June 29, 2022
When extreme measures to combat the spread of the corona virus were put into place in mid-March 2020 and the economy fell off a cliff, the Federal government implemented a $3.0 trillion fiscal stimulus package to help stem the slide. At the same time the Fed increased the size of its portfolio by $3.0 trillion to $7.0 trillion. It has continued to buy securities every month through the end of March 2022. Of the $3.0 trillion increase in the Fed’s portfolio in March and April 2020 it purchased roughly $1.6 trillion of U.S. government securities, $0.5 trillion of mortgages, and the remaining $0.9 trillion was in a variety of other types of credit including repurchase agreements, loans to money market mutual funds for liquidity, loans to small businesses (paycheck protection program), loans to medium-sized businesses, and loans to state and local governments.
The Fed finally phased out its purchases of securities at the end of March 2022. It has now begin a program to shrink its balance sheet by about $100 billion per month. But at that pace its portfolio its portfolio will be far larger than it should be through the end of 2024. That bloated level of Fed assets will make it difficult for the inflation rate to return to the 2.0% mark any time in the foreseeable future. Currently, the composition of the Fed’s portfolio looks like this:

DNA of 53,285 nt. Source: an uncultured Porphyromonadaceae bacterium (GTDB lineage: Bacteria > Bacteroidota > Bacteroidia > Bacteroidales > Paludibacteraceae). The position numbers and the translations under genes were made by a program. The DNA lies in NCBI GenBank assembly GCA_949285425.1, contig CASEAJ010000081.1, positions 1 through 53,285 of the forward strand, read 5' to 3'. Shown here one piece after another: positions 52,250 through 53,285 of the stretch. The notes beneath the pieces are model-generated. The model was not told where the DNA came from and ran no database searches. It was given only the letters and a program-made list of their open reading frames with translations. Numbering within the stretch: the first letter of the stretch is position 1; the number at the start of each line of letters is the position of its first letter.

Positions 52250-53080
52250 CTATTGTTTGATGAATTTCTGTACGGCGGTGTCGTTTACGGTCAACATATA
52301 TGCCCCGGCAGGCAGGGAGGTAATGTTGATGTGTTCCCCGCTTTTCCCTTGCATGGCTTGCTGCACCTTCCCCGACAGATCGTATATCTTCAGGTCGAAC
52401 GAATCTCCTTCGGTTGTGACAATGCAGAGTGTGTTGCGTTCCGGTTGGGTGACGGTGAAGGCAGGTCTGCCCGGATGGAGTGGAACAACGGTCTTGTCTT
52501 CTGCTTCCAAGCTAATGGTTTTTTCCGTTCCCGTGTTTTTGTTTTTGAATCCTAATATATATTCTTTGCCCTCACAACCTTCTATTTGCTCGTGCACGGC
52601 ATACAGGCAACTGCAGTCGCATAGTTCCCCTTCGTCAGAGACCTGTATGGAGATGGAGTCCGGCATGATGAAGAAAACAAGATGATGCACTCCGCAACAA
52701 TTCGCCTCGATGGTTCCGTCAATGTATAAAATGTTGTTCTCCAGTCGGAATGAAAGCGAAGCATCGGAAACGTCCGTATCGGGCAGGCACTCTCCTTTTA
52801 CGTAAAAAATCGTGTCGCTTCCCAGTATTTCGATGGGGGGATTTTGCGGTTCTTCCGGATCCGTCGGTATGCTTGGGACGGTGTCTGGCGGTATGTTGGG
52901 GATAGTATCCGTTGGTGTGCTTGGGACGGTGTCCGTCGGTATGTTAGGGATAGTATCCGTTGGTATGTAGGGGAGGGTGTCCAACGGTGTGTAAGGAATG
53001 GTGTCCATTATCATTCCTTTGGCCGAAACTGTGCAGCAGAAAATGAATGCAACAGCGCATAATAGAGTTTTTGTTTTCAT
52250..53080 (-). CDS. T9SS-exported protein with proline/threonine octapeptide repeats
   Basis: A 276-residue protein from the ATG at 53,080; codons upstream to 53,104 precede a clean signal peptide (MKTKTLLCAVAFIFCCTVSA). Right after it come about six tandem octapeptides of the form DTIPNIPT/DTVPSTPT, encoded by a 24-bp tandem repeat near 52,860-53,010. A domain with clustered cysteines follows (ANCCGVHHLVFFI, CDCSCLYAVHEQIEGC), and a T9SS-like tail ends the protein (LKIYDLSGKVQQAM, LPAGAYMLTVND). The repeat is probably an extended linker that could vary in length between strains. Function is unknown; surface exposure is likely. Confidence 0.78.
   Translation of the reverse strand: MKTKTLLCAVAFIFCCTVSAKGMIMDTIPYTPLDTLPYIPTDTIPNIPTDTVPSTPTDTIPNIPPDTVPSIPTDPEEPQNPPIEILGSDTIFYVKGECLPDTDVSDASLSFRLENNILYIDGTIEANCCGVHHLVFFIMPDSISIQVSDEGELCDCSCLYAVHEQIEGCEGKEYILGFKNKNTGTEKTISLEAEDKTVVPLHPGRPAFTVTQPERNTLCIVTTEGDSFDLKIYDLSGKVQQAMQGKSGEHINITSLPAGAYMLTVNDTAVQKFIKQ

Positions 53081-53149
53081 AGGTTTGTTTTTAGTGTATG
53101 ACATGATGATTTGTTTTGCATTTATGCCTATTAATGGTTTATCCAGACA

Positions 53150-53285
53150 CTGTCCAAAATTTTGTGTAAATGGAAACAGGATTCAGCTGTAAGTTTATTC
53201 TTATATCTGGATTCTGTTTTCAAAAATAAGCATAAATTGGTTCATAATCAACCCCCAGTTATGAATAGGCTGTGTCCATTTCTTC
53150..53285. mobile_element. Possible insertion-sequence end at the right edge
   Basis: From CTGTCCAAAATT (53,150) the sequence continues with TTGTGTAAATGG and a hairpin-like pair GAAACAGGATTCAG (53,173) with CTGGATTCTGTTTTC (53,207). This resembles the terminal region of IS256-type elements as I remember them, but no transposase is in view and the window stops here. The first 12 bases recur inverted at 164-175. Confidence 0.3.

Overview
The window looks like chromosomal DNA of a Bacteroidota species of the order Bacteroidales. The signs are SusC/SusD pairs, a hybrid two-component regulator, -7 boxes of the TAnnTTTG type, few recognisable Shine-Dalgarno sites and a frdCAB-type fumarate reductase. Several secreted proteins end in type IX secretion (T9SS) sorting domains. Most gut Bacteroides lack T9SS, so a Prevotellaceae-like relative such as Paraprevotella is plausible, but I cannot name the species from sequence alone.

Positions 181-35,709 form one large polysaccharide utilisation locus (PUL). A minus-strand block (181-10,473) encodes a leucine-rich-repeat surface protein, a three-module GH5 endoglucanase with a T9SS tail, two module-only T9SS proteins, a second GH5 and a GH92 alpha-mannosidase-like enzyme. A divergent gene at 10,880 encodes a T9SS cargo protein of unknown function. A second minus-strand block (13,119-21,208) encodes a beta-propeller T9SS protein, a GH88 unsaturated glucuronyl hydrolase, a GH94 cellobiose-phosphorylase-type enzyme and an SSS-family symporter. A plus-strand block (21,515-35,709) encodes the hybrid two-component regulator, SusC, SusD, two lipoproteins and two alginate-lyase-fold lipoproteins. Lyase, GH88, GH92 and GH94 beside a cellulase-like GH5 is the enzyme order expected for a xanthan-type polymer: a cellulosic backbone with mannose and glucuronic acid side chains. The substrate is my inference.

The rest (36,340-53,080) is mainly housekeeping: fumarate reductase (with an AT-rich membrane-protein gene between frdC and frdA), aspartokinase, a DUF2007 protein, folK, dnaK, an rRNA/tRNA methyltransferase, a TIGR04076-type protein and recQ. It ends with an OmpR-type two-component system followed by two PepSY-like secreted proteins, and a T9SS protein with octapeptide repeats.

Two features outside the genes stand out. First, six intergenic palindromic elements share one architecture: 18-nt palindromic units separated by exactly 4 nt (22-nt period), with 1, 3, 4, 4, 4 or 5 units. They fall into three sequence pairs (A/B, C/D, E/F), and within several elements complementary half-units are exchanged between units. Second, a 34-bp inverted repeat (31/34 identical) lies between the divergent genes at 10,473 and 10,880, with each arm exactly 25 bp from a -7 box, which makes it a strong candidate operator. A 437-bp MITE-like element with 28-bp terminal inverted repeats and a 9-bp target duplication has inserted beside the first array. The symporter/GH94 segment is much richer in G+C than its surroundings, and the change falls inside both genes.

Its holdings of U.S. Treasury securities are 64% of the total, mortgages 30%, and other assets including U.S. agency securities and the paycheck protection program are the remaining 6%.
Hoping you all can email me to feds balance sheet reduction (QT) each time they sale Bonds? Thanks for the great website and charts,
Sorry about the tardy response. I have been out of the country on vacation for the past several weeks.
On my website there is a section under the “References” section called “Federal Reserve”. One of the parts of that tracks the Fed’s balance sheet. It shows you what that balance is today (it is declining very slowly). It also shows you the Fed’s balance sheet relative to the target. It will take it another 5 years or so to shrink to where they would like it to be. I only update this about once a month because weekly (and even monthly changes) are so small.
If you want to follow this for yourself go to the Federal Reserve Board’s website, go to the data section, and look for the H.4.1. release entitled “Factors Affecting Bank Reserves.
I hope this is helpful.